Victor Davis Hanson
ROME -- If Americans think fuel and food prices are high, they should try Europe, where both can nearly double those in the United States -- while salaries here are often lower.

Italians, like most now-broke Southern European countries, are desperate to privatize bloated public-owned utilities. Politicians are trying to curb pensions, and to encourage the private sector to hire workers and buy equipment, as a way of attracting wary foreigner parents to lend such perpetual adolescents more bailout money.

In theory, Italians accept that they are going to have to be a lot more like the Germans, and less like the Irish, Portuguese and Spaniards. In fact, they may end up like the Greeks, who are still striking and occasionally rioting because too few foreigners wish to continue subsidizing their socialist paradise. Red graffiti on Italian streets still echoes socialist solidarity, while Italian politicians talk capitalism to foreign lenders.

The European Union, like the 19th-century Congress of Vienna, can point to one achievement -- a general absence of war in Western Europe for more than 60 years. Otherwise, almost all its socialist promises of an equality of result are imploding before their eyes.

The higher taxes go, the more people cheat on them, the less revenue comes in. There are sometimes two prices in Italy (and often elsewhere in Europe) -- the official price that includes a high value-added tax that the unwary pay, and the negotiated, under-the-table, tax-free discount that the haggling shopper obtains.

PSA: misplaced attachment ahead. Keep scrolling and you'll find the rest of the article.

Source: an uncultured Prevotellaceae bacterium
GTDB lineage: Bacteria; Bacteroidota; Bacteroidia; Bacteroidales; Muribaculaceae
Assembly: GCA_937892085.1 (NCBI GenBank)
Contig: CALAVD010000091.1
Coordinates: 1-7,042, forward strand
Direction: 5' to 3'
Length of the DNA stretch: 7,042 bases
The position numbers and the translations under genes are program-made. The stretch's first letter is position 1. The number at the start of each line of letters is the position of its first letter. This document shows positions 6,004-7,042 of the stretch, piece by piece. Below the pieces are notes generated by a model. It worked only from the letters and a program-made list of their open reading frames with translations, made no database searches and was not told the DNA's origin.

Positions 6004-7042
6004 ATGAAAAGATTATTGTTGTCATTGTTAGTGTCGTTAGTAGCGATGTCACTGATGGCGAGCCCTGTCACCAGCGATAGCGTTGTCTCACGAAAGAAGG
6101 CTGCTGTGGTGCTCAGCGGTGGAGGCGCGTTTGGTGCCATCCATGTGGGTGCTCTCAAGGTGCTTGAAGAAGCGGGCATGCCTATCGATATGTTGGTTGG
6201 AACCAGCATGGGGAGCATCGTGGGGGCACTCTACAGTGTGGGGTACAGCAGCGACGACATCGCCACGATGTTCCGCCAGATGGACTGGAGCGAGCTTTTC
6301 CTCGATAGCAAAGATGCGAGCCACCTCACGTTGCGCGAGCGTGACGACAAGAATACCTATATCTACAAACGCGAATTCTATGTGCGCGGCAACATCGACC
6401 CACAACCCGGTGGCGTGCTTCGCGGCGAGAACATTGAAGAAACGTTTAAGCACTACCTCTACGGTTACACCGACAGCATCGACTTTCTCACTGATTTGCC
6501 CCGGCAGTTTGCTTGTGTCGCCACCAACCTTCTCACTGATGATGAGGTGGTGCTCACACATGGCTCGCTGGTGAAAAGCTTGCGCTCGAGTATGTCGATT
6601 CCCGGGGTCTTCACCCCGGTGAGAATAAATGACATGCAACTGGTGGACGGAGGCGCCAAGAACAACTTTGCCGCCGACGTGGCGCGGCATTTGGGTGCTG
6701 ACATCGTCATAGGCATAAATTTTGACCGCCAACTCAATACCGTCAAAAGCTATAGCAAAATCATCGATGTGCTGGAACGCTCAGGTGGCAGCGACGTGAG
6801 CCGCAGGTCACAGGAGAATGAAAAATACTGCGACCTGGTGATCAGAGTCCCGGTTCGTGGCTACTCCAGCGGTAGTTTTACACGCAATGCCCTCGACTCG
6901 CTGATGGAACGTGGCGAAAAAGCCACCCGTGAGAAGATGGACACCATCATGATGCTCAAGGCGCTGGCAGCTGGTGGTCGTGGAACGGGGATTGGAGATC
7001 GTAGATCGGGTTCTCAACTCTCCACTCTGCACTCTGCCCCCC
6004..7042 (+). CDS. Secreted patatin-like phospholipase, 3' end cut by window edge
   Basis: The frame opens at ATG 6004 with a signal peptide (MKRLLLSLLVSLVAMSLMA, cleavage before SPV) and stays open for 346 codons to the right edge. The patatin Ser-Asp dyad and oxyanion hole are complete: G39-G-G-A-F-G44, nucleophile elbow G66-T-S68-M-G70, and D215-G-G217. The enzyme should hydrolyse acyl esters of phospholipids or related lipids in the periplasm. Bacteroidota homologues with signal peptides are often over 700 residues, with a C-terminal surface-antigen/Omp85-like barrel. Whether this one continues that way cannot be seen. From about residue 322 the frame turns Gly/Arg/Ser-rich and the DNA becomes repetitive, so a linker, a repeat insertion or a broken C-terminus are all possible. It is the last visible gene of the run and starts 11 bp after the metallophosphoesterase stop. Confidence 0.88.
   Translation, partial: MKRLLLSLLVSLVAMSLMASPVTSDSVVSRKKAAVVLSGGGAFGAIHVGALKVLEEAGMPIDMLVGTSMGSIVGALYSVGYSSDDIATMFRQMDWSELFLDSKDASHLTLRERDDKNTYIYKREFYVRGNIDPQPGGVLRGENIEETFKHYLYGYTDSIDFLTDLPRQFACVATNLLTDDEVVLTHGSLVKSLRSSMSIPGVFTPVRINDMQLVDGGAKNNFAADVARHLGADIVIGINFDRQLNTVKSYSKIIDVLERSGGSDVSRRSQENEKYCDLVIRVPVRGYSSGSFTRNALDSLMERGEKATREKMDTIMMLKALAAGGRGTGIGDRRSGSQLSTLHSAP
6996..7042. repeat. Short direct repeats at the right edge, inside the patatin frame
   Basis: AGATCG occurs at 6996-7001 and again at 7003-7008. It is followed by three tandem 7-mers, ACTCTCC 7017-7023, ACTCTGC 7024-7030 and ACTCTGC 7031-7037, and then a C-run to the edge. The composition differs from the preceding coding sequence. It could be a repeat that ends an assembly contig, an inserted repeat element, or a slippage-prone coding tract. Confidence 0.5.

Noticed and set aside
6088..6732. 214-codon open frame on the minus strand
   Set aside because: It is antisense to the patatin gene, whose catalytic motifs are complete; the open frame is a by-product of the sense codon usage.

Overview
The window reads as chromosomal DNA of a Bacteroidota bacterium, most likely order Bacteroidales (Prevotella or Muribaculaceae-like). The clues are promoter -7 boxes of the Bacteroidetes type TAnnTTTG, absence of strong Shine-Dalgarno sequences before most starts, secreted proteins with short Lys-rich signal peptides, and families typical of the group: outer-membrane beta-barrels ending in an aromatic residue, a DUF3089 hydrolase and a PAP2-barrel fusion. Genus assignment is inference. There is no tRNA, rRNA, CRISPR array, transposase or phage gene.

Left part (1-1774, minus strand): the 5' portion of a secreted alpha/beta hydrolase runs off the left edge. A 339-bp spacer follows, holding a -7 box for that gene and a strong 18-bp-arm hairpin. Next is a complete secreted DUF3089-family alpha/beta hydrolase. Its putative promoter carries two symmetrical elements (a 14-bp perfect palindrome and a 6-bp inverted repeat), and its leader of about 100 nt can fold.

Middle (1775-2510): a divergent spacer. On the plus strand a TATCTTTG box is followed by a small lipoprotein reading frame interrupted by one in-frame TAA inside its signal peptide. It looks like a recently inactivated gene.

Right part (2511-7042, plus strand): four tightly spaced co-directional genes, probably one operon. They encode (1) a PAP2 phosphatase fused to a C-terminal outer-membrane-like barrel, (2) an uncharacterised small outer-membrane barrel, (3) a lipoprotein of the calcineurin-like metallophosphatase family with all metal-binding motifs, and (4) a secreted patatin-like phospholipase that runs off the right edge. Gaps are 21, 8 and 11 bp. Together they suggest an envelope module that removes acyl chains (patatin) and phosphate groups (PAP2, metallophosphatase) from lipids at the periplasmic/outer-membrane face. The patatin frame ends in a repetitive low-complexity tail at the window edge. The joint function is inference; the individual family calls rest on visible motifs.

Europe is essentially defenseless, as governments further trim defense budgets to keep shrinking spread-the-wealth entitlements alive. The French and British -- the continent's two premier military powers -- have been trying for nearly three months to defeat Muammar Gadhafi's ragtag nation of less than 7 million, itself rent by civil war. The ancestors of Wellington and Napoleon so far seem no match for Gadhafi or the Taliban. Both nations will soon be leaving Afghanistan in frustration.

Subsidized wind and solar power have not led to much of an increase in European electricity supplies, but they helped to make power bills soar. Highly taxed gas runs about $10 a gallon, ensuring tiny cars and dependence on mass transit. Central planners love the resulting state-subsidized, high-density European apartment living without garages, back yards or third bedrooms. Yet the recent Japanese tsunami and accompanying nuclear contamination have reminded European governments that their similarly fragile models of highly urbanized, highly concentrated living make them equally vulnerable to such disasters.


Victor Davis Hanson

Victor Davis Hanson is a classicist and historian at the Hoover Institution, Stanford University, and a recipient of the 2007 National Humanities Medal.


TOWNHALL MEDIA GROUP